GB Residents Rebound

Greenback residents rebound from ravages of 2011 tornado

By Joel Davis

Nearly a year after episodes of heavy weather wreaked damage throughout the area, Blount County residents have traveled quite a distance down the road to recovery.

On March 23, 2011, a tornado ravaged sections of Greenback, destroying six houses, four mobile homes and one business. Three houses received major damage, and 17 received minor damage.

The three-story home of pastor David Cooper of New Life Ministries Christian Center, off Janeway Road, was one of those destroyed, but, fast forward nearly 13 months, and life for his family has returned to normal.

“It’s really been a hectic year,” Cooper said. “We got our house all built back, and we got moved back in on Oct. 19. For a house to be completely torn down in March and then to move back in October wasn’t too awfully bad.”

Some aspects of Cooper’s life have changed. After replacing the shop building on his property, he hasn’t gotten back into the swing of his hobby — building muscle cars in his spare time.

“I probably will never go back completely (to building muscle cars) like we were, but I’ve built the shop back anyway,” he said. “I’ve got a lot of stuff going on in the ministry right now, but we’re doing really good, all things considered.”

According to the National Weather Service, the tornado traveled 4.5 miles through southwest Loudon and southeast Blount County. When the funnel cloud first touched down near Greenback, it was producing maximum wind speeds of 90 mph and a path width of 20 yards.

The tornado continued to move northeast and across Highways 95 and 411 into Blount County where it increased in intensity to an EF-2 with maximum wind speeds at 120 mph and a path width of 125 yards. At its peak, the tornado’s path width increased to a maximum of 500 yards. Winds reached maximum intensity at 140 mph, rating an EF-3, before finally dissipating.

Town ‘looking good’

Cooper said his neighborhood has mostly recovered from the damage caused by the tornado. “Everybody is just about recuperated. There were some people who didn’t have insurance that just had to leave, but I think that everybody who was insured properly is just about back to a normal life.”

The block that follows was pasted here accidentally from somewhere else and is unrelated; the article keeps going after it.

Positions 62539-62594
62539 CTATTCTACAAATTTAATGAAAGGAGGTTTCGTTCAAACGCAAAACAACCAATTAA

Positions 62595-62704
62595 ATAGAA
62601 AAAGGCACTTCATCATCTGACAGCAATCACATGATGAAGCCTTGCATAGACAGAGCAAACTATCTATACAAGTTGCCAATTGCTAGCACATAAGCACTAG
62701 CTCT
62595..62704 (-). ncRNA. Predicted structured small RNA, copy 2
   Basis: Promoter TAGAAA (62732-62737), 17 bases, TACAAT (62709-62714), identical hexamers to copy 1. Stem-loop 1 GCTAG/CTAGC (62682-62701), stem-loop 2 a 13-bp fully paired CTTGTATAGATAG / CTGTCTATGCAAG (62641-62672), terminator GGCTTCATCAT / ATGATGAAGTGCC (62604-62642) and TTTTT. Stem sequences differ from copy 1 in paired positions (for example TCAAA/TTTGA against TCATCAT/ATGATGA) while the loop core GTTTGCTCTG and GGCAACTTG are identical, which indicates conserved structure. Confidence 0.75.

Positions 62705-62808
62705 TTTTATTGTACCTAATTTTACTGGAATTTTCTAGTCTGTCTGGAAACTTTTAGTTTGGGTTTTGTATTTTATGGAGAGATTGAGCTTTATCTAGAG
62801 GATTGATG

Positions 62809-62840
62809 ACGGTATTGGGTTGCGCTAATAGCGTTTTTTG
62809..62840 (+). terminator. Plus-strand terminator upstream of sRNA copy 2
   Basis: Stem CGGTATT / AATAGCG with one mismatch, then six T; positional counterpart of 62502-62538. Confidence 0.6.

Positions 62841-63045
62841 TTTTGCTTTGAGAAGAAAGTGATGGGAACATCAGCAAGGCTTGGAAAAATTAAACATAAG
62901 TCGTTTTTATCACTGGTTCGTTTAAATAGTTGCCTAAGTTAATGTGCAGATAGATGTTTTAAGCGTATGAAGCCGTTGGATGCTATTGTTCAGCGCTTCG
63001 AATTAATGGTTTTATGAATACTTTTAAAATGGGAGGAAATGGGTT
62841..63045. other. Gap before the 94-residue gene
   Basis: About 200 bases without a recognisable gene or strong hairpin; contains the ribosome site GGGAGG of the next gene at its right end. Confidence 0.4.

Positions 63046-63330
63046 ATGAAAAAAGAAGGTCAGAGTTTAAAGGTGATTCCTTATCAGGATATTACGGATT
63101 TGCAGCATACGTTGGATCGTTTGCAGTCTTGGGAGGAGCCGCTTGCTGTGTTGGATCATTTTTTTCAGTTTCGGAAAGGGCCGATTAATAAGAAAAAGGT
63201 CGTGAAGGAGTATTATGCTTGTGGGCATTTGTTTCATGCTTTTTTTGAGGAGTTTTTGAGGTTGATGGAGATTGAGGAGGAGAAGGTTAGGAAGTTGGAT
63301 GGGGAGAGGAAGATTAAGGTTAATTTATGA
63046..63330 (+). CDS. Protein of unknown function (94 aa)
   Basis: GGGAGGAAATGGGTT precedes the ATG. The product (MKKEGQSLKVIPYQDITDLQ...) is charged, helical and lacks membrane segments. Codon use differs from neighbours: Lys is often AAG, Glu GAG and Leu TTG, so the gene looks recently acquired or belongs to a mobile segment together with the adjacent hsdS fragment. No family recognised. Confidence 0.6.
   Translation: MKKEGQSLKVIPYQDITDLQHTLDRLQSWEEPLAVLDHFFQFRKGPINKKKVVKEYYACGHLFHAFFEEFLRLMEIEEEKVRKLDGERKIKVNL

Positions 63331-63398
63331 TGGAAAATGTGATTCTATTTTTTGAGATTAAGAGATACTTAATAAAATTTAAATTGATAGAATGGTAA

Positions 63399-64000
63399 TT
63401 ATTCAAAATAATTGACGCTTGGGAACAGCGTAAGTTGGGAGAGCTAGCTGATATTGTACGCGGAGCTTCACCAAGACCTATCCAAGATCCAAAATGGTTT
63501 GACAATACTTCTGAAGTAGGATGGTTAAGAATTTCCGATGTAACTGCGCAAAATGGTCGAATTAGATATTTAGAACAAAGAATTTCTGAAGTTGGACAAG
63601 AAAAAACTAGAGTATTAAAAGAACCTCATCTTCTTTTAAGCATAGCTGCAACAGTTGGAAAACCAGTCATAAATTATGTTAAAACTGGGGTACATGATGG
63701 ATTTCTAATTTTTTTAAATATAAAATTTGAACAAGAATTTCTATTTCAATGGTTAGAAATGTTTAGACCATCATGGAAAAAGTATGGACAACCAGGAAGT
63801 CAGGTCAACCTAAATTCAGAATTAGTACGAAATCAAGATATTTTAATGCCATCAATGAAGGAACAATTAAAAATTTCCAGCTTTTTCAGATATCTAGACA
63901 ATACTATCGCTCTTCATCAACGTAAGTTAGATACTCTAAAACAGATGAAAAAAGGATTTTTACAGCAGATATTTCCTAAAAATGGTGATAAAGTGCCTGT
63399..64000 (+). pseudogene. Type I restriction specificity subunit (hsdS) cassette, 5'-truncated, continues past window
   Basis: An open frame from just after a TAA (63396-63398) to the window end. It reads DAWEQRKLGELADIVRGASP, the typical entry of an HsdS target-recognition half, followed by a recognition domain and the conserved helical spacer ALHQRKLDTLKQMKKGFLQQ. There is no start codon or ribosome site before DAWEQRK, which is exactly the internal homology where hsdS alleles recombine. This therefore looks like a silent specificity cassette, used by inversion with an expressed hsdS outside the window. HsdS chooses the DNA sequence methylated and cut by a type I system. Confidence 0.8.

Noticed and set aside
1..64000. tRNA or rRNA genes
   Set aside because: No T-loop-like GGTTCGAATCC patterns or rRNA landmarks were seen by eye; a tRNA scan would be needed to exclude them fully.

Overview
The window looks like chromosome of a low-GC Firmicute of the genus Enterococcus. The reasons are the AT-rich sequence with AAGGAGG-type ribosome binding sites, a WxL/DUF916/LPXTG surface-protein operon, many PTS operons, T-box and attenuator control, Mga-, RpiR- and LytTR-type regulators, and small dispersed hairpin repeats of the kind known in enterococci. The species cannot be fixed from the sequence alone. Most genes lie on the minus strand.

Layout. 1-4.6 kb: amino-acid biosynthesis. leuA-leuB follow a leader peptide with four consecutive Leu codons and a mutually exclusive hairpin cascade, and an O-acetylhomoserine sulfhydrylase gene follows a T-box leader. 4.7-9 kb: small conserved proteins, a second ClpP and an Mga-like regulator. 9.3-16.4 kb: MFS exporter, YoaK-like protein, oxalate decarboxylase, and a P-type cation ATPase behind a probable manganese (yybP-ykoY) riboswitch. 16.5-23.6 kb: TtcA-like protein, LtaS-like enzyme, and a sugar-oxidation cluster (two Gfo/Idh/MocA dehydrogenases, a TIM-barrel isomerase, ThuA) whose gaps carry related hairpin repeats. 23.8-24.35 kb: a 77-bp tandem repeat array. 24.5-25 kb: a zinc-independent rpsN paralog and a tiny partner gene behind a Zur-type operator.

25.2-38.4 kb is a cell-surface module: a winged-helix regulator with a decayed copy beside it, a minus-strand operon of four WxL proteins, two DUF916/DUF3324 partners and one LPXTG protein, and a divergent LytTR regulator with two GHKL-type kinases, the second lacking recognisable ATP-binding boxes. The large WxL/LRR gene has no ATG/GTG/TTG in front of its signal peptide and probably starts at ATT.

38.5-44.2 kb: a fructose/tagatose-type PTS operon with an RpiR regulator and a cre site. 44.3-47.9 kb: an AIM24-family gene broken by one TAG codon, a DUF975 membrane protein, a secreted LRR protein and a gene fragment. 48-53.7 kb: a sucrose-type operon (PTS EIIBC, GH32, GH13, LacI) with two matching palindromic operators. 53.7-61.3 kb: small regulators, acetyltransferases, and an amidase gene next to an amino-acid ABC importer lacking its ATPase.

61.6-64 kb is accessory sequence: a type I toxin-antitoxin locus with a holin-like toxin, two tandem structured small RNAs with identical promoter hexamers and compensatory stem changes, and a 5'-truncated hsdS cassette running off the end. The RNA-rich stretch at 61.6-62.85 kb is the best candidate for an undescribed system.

Greenback Mayor Tom Peeler said that his town has recovered nicely. “It’s looking good. We’ve got very few problems left. Right now things in are pretty well cleaned up. You wouldn’t even think it happened.”

One of the businesses that was destroyed by the tornado was Tommy Orr’s automotive shop on U.S. Highway 411 South. The building also housed the office of his son, Terry, a general contractor.

The family waited until earlier this year to begin rebuilding the facility. “My dad is 76, and he wanted some time to think about whether he wanted to go back and build everything back,” Terry Orr said.

Now, work is almost done on the buildings. “We’ve been able to get the structures up and get the materials and our tools back in there,” Terry Orr said. “I wouldn’t call it 100 percent back operational, but we’re close.”

Roofers not done

The tornado wasn’t the only inclement weather that left its mark on Blount County. On April 27, a series of severe thunderstorms hit Blount County and other parts of the state. In all, Tennessee suffered 34 fatalities and more than 500 homes were destroyed or sustained major damage because of the storms.

Locally, much of the damage resulted from hail. The damage was so widespread that, nearly a year later, roofing companies are still repairing damage from the storm.

Kenny Talbott, regional manager for Farm Bureau Insurance of Tennessee, said that most storm-related insurance claims from customers in Blount and surrounding counties have been settled.

“The brunt of it, unless there are some extenuating circumstances, has been paid and settled,” Talbott said. “There are still a lot of roofs being worked on. A lot of people wanted to wait until warm weather for that. I can say that easily 95 percent has been taken care of.”